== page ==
Yesterday the US Bureau of Ocean Energy Management, Regulation and Enforcement awarded Royal Dutch Shell PLC the first deep-water exploration permit since the BP disaster last year, which sent some 4.9 million barrels of oil and up to 500,000 tons of methane into the Gulf of Mexico over three months.
“Shell’s submission has satisfied the heightened environmental standards that we are now applying and I am confident that other operators can satisfy the same standards,” said Michael Bromwich, head of the Bureau of Ocean Energy Management, Regulation and Enforcement.
More permits were likely to be issued over the next few weeks according to Bromwich. Still environmentalists remained skeptical about the government’s approval of the drilling permit.
“Pressure to drill is clouding Secretary Salazar’s meaningful review of offshore drilling,” said Miyoko Sakashita, oceans director at the environmental group Center for Biological Diversity. “While Interior has admitted that environmental review was inadequate before the BP oil spill, it nonetheless just approved new deepwater drilling before completing the full environmental impact statement that it has promised to prepare.”
Bromwich admitted to the Wall Street Journal that “other operators” have “with surprising and disturbing speed […] seemed all-too-ready to shrug off Deepwater Horizon as a complete aberration, a perfect storm, one in a million.”
At the same time, oil tar balls from an unknown source drifted ashore in Louisiana over the weekend. Officials are currently testing the balls to determine the source. However, earlier sheen spotted on the water that was taken for oil is likely river sediment, according to the Coast Guard.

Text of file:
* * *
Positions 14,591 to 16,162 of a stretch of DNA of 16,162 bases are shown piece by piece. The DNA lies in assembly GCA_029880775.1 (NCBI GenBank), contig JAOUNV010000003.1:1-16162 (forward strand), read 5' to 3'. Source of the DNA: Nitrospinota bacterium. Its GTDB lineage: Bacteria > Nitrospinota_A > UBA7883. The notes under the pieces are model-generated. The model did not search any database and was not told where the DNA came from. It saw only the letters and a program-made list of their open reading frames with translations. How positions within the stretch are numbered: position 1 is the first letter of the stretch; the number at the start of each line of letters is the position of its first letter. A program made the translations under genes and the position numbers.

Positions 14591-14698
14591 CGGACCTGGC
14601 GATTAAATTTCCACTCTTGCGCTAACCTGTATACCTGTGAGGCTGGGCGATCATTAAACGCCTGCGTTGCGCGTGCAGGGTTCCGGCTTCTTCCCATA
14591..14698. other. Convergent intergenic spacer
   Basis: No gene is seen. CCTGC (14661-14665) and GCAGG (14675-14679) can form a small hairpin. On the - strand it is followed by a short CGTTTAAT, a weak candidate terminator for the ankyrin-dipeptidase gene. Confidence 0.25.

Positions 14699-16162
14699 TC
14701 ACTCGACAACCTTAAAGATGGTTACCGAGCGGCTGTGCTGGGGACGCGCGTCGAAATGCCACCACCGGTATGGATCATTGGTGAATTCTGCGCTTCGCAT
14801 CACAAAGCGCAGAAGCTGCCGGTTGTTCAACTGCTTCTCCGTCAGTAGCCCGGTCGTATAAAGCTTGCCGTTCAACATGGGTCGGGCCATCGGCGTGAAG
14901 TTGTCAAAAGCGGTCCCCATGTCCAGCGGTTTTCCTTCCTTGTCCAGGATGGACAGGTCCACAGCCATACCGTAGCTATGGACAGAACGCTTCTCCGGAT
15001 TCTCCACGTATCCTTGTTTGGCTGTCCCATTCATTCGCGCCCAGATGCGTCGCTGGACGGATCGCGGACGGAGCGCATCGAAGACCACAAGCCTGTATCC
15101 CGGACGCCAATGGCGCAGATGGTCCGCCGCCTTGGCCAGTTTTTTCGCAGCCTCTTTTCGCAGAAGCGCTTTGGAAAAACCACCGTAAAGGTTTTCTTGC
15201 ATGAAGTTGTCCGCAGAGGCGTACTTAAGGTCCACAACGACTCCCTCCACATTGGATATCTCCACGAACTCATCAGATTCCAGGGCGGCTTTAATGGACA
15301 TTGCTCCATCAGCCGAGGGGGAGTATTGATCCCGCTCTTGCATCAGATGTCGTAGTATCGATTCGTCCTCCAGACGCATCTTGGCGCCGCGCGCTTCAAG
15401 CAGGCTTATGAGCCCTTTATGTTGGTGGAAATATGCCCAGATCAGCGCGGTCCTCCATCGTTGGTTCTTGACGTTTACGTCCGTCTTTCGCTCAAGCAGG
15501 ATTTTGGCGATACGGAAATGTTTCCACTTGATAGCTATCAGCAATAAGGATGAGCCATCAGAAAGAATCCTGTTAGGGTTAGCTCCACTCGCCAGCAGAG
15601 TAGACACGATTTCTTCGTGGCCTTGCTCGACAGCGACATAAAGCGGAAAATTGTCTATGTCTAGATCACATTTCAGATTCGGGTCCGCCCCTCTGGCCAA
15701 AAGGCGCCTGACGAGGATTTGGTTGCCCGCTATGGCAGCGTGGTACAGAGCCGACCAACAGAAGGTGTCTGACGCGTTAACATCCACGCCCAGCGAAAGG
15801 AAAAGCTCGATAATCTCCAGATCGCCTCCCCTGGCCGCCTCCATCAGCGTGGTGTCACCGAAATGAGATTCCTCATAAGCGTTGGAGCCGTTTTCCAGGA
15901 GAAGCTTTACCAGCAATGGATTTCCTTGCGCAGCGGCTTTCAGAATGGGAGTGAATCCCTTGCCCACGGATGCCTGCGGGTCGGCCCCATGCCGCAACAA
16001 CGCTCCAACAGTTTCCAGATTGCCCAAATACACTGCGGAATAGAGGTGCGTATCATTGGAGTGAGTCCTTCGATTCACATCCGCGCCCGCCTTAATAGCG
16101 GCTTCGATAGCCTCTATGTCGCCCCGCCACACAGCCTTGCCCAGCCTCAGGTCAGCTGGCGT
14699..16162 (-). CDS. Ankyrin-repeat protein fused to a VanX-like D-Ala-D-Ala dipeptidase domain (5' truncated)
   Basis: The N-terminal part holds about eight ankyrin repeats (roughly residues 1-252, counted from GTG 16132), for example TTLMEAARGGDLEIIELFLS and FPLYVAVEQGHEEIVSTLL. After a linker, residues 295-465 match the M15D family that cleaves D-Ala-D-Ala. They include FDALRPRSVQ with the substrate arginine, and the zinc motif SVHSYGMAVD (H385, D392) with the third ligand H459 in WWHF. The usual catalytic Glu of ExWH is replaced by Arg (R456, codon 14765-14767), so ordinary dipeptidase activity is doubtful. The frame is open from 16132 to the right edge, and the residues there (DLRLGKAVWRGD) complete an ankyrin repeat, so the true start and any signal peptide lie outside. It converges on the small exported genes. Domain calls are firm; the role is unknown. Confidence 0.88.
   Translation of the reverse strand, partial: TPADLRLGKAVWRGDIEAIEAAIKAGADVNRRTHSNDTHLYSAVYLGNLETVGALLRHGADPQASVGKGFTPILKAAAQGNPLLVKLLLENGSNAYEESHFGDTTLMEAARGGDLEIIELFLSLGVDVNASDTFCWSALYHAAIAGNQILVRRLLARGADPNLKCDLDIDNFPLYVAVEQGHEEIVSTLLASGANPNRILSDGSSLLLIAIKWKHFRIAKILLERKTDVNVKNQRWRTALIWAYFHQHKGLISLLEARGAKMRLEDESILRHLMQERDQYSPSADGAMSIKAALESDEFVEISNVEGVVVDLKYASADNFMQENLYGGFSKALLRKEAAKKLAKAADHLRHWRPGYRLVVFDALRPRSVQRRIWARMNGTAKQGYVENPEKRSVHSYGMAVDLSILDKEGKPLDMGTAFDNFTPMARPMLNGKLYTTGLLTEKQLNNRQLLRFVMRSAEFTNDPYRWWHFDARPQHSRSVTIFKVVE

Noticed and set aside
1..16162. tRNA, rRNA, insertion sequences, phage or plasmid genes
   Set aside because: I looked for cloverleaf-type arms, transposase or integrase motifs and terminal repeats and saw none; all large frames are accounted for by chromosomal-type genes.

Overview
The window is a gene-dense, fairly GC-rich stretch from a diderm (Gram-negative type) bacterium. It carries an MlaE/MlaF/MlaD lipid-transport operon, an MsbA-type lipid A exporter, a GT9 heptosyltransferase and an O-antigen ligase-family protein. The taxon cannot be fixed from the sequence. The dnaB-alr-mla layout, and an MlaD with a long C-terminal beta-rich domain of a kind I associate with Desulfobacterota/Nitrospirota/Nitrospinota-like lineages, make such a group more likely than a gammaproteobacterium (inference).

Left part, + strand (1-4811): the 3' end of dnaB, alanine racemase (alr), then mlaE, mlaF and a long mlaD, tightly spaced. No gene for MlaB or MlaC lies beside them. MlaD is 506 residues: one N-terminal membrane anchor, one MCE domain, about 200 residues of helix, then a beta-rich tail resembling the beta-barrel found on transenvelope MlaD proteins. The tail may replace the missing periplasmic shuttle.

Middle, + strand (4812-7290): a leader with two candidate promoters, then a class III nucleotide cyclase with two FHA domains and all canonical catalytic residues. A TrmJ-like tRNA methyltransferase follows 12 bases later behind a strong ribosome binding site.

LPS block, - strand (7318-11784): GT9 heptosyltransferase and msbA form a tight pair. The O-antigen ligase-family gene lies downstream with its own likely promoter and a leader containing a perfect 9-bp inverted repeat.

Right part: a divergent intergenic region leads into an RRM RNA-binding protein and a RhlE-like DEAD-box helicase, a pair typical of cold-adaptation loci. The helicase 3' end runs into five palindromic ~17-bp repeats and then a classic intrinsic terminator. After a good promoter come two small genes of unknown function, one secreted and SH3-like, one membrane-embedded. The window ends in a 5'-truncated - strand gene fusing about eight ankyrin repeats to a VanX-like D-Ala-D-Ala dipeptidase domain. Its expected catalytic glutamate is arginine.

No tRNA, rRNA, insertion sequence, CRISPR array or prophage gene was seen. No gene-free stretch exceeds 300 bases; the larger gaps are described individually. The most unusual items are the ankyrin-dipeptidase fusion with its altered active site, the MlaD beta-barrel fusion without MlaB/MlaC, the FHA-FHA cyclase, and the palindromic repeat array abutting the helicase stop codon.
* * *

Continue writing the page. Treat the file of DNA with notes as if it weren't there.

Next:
The US consumes more oil than any other country in the world. In 2007 the US consumed over 20 million barrels of oil everyday: nearly three times as much as the number two consumer, China. For decades the US has focused on producing and importing more oil, instead of increasing efficiency or lowering consumption.
(02/28/2011) Every year a few baby dolphins in the Gulf don’t make it and are found on the shores of the Gulf, but this year something is different. To date, 24 baby dolphins have been found dead in Alabama and Georgia, some are stillborn, others aborted fetuses. Researchers, who say death-toll is ten times the average, are currently studying the dead porpoises for clues to cause. These could include colder-than-average waters, algal blooms, disease, or the incident in the back of everyone’s mind: the BP oil spill last year.
(02/21/2011) Samantha Joye of the University of Georgia has seen the bottom of the Gulf of Mexico and the view wasn’t pretty. Speaking at the American Association for the Advancement of Science, Joye told the conference that she found places where oil lay on the Gulf floor nearly 4 inches (10 centimeters) thick. Joye’s findings contradict rosier pictures of the overall damage caused by the 2010 BP oil spill, including a recent statement by Kenneth Feinberg, the US government czar for oil compensation, that the Gulf would largely recover by next year.
(12/20/2010) Below is a quick review of some of the biggest environmental stories of 2010: Climate change rears it ugly head; Oil spill in the Gulf; Agreement to save global biodiversity; Illegal logging crisis in Madagascar; REDD kicks off in Indonesia; Brazil deforestation falls to its lowest level; Hungary’s red sludge; Nestle caves to social media activists; New mammals galore’ and Global climate framework back on the table?